Market forces set to be the ultimate arbiter in disputes
AGAINST the background of the cabin crew strike at Cathay Pacific Airways, out-going Secretary for Monetary Affairs David Nendick warned yesterday that in a competitive and inflationary environment, spiralling wages would force employers to take harsh measures.
In a wide-ranging discussion on the state of the local economy, Mr Nendick, who is scheduled to retire at the end of the month, said market forces would decide the outcome of labour disputes.
''Obviously, if labour is too expensive the end result is that the services that are provided by the employers of labour become uncompetitive.
''Clearly, there's a trade-off between jobs and pay, and if people insist on being paid too much - and I'm not being specific about the Cathay Pacific situation - then there will be fewer people who will be employed.'' With a persistent annual inflation rate of nearly 10 per cent and unemployment down to less than two per cent, local employers have had to shoulder hefty annual wage increases to retain staff.
The Cathay dispute is seen as a harbinger of the end of a business environment which has thus far enjoyed a relatively compliant workforce.
At the end of the day, Mr Nendick said, the marketplace would determine what could be paid in wages and salaries.
''What we don't want is to arrive at that situation suddenly with the collapse of major employers because they simply aren't able to be competitive with the services they offer. Therefore, naturally, at a time when wages are increasing rapidly, employersare going to do what they can to contain costs.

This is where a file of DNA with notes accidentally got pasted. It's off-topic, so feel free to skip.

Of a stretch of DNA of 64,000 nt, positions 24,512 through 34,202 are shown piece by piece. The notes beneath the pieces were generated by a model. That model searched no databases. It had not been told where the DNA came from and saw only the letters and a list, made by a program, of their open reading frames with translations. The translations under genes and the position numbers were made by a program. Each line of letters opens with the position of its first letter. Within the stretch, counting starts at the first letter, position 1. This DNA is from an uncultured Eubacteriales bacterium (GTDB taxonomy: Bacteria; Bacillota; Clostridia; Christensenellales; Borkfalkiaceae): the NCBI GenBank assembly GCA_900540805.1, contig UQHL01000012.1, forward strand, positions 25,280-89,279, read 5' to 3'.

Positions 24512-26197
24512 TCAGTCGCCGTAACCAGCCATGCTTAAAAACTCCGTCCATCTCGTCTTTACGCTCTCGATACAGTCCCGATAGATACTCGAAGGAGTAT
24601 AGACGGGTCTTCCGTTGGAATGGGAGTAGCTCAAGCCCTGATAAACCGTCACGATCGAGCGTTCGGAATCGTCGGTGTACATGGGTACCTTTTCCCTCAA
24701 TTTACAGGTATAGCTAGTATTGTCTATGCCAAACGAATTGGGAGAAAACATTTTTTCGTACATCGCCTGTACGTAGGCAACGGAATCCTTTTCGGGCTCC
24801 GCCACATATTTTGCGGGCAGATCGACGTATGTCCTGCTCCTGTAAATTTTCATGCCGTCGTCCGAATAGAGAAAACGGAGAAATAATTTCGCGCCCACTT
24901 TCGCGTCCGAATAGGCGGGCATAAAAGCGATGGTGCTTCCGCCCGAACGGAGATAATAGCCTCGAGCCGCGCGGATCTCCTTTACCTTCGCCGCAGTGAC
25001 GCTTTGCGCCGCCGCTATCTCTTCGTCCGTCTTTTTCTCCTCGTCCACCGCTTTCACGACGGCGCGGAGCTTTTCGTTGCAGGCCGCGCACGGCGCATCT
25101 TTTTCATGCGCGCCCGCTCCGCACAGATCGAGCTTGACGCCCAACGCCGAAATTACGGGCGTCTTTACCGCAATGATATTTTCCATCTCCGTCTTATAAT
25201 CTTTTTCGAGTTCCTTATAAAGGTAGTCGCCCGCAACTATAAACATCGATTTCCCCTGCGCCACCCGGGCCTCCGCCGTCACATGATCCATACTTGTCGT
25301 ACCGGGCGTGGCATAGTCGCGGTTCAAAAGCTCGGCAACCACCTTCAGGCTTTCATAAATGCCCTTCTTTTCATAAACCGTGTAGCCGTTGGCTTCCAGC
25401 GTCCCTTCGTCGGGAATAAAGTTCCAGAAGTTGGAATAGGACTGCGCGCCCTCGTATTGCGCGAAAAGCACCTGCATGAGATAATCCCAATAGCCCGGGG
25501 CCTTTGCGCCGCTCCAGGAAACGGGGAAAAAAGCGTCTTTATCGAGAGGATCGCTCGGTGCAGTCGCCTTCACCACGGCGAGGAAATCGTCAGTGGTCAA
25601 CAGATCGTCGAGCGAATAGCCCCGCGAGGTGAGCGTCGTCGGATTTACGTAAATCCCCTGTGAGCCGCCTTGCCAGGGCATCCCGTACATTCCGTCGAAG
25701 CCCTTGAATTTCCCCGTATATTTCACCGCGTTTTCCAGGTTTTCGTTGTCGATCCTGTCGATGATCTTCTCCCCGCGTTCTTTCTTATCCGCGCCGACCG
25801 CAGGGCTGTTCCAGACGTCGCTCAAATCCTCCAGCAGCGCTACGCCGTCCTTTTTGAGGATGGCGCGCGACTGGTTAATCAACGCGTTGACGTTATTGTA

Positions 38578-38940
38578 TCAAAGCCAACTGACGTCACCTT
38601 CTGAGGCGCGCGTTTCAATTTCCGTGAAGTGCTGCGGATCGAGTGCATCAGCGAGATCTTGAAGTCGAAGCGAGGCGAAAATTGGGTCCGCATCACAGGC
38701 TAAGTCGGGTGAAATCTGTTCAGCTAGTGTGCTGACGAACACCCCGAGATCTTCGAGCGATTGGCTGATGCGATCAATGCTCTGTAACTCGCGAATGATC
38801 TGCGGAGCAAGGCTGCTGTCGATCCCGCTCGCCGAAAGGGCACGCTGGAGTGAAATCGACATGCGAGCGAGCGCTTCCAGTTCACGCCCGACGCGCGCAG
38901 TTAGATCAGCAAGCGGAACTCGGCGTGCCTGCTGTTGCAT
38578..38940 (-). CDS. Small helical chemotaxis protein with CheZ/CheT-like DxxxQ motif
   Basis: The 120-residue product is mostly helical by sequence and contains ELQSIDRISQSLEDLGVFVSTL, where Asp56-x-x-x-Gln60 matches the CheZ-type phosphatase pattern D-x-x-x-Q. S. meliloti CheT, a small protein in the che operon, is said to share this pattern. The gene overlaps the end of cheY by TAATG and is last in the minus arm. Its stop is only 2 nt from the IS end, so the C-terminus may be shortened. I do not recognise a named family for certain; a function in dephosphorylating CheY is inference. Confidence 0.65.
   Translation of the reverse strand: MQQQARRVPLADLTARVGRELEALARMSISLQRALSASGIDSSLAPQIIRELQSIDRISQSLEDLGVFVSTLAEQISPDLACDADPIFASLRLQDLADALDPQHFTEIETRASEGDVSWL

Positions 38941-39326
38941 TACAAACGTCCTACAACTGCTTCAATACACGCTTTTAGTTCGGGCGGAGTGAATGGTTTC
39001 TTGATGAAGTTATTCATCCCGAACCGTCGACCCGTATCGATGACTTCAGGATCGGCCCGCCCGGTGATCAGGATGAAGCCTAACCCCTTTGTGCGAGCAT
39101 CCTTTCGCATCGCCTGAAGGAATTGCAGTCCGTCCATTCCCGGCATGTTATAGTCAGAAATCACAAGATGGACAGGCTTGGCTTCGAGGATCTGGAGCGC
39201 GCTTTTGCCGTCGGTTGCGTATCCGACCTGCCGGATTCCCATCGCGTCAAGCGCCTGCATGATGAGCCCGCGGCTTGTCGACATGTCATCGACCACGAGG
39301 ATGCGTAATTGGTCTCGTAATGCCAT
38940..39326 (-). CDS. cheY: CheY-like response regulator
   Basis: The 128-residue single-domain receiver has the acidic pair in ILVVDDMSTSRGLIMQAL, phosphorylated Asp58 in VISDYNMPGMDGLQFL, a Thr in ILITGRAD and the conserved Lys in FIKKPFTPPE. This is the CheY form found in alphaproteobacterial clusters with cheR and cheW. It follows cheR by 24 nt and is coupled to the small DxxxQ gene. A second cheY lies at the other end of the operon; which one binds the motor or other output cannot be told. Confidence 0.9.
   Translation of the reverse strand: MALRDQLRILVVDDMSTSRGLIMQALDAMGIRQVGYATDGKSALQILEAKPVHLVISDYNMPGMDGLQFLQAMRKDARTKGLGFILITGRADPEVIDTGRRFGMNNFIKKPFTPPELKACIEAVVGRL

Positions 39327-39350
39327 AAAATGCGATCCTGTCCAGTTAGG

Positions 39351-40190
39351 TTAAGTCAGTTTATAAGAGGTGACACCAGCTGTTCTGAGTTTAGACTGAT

''Whether that will lead to labour disputes is something that I'm not in a position to predict,'' he said.
As for inflation - the leading culprit in the fight to contain escalating wages - Mr Nendick asserted that the cure would be worse than the complaint.
''Inflation is the penalty for our success,'' he said, adding that the main contributing pressures were demand for land and labour, whose scarcity the government was cautiously addressing.
Inflation notwithstanding, 1992 was a good year for the economy and barring unforeseen shocks, the prospects for 1993 and beyond remained bright.
To date, the protracted row between Britain and China over political reform in the territory had not affected the local economy.
''So far, it does look as if people are still behaving in the same way they were in the middle of last year,'' Mr Nendick said.
The local stock market was among the world's best performing for the second year running, with prices up some 37 per cent from a year ago, just eight per cent under the previous year's peak.
The property market remained solid following a healthy consolidation over the past six months.
Mr Nendick said continued caution regarding mortgage financing in the residential property market was required, as a rise in interest rates could catch highly leveraged home buyers in a vulnerable position.
Interest rates were at a low level and incipient recovery in the US was likely to tilt them higher.
''I can fairly confidently predict that some time in the next year or so we will probably find an interest rate environment which is higher than it is now,'' he said.